Much the same in Iraq now. Instead of the bomber formations, it is our supply convoys, who must travel a relatively small number of routes from Kuwait to Baghdad. Convoys of a couple of dozens of trucks, escorted by armored Humvees, Bradleys, and Strykers, that carry the absolutely essential supplies for the Army in Iraq from depots in Kuwait. The convoys get chewed up some now by IED’s and RPG’s, but what could really put a hurt on them are the wire-guided antitank missiles. These have a range of 2500 or more yards, and fire a warhead that is guaranteed to destroy any truck, Humvee, or armored vehicle and also kill everyone inside. Advantage they have, big advantage, over IED’s is the huge increase in area that needs watching closely. Planting an IED means you have to work next to the roads. With ATGM’s you’ve got 2500 yards on either side of the road, maybe more, to hide your weapons in. Watching roads is work enough; watching a mile and a half of all the countryside along every road is a different story. The newer missiles don’t miss, they aren’t that difficult to use, and the operator can be some distance away from the missile and its launcher to where finding the operator after the missile launches–it launches with a big blast of smoke and dust–is damned near impossible. These missiles are readily available and fairly cheap–something like $50,000 a copy.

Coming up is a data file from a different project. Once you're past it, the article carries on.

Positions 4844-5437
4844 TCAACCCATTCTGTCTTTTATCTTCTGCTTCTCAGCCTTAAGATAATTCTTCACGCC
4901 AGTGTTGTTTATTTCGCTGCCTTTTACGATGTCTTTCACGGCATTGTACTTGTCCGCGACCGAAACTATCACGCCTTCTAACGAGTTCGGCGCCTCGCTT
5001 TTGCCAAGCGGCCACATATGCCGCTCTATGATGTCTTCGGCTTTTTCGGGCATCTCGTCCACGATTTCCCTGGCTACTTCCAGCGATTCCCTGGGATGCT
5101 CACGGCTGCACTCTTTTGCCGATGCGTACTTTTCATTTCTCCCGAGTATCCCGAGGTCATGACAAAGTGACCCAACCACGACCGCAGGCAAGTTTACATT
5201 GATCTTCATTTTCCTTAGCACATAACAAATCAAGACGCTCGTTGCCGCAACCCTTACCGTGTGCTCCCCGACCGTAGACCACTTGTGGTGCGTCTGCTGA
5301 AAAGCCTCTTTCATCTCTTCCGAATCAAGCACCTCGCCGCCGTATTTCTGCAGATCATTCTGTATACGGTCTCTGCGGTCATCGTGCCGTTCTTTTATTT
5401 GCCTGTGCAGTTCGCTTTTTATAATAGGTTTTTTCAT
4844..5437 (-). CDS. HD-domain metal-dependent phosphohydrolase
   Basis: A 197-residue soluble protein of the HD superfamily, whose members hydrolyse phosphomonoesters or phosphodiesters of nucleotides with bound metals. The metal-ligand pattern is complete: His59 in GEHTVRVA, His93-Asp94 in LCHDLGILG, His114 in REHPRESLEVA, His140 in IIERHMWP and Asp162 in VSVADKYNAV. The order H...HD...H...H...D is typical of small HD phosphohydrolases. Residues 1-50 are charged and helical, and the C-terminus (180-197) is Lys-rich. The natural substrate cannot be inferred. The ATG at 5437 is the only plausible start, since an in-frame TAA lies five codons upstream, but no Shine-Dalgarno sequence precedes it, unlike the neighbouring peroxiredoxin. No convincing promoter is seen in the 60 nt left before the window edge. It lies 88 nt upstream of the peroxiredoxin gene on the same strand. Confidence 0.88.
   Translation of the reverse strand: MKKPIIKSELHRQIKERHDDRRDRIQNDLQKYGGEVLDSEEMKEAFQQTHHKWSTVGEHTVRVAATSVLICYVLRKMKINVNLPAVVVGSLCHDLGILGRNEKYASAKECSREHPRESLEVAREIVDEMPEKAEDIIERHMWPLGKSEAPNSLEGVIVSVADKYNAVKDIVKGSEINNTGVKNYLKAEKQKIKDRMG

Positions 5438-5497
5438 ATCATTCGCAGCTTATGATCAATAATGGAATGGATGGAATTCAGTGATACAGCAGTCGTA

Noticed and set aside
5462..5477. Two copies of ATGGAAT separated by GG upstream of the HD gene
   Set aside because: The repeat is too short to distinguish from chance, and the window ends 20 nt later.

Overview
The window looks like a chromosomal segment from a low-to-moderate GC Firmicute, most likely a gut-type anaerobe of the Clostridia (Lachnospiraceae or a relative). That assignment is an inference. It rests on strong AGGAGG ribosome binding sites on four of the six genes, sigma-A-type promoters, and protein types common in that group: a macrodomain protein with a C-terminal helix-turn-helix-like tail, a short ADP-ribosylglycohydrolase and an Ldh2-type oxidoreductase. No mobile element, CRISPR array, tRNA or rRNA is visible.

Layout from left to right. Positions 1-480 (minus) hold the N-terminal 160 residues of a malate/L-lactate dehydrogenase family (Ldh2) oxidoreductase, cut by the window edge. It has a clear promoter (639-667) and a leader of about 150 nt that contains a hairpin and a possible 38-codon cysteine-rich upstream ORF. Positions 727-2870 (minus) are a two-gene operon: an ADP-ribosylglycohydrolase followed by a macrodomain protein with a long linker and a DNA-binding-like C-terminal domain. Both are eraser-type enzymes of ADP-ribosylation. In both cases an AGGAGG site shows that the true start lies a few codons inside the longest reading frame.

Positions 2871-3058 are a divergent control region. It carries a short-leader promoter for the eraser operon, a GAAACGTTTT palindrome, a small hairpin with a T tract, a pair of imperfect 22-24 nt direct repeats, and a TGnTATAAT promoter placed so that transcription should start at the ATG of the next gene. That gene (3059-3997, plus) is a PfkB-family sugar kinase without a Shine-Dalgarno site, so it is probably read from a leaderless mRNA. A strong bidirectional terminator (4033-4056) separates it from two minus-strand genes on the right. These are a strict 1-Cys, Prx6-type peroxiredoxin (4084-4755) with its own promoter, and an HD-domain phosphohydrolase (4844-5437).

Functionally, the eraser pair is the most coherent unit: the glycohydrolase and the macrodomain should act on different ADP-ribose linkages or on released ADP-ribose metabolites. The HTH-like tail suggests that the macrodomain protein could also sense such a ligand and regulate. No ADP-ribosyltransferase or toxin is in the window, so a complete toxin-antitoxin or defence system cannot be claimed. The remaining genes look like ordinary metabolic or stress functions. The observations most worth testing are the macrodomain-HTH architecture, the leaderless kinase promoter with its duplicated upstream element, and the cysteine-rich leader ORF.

So here’s what the insurgency has to do to win the war handily and quickly. Select a couple of hundred men or women and train them in operation of whatever ATGM you choose to get. Get a couple of hundred of these missiles and preposition them in preselected ambush sites on the 200 miles of the main highways between Kuwait and Iraq. Select and train more people to be lookouts, and give them cellphones and codes. Once everything is set, put your men in place and start attacking the convoys. Attack and kill the last vehicle in every convoy, no matter how many ambushes and missiles it takes. Much like every bomber formation had a lead squadron, every convoy has its last vehicle in it, a tailend charlie. You don’t have to bother shooting up the rest of the convoy, although with ATGM’s that’s an easy enough task. Best if the tailend charlie vehicle is a military armored vehicle like it normally is–more US casualties. Nail the last truck in the convoy, too, if tailend charlie is military–get civilian drivers killed, run them out of the theater. Lot of the truckdrivers are civilians, and it won’t take more than half a dozen of them in a row killed before they all quit, particularly when each convoy comes in with a load of dead GI’s from an incinerated Bradley, too. The Army can replace the quit civilian truckdrivers with soldiers, easy enough. But morale in the Army isn’t good enough now, this late into this sour war, to withstand the psychological pressures of certain death for tailend charlie. The Army’s morale will break after 20 to 50 successful ambushes. Mutinies of some sort will happen, mostly at the command level first, then at the grunt level. When that happens, the convoys stop, and we are defeated, and our war there is over. We’ll be able to fight our way out of Iraq, that won’t be that hard, and the Air Force will be put to good use evacuating civilian and military personnel, but we’ll leave lots of stuff behind. Big humiliation for the US, done on the cheap, by less than 5000 Iraqis and $10,000,000 in armaments.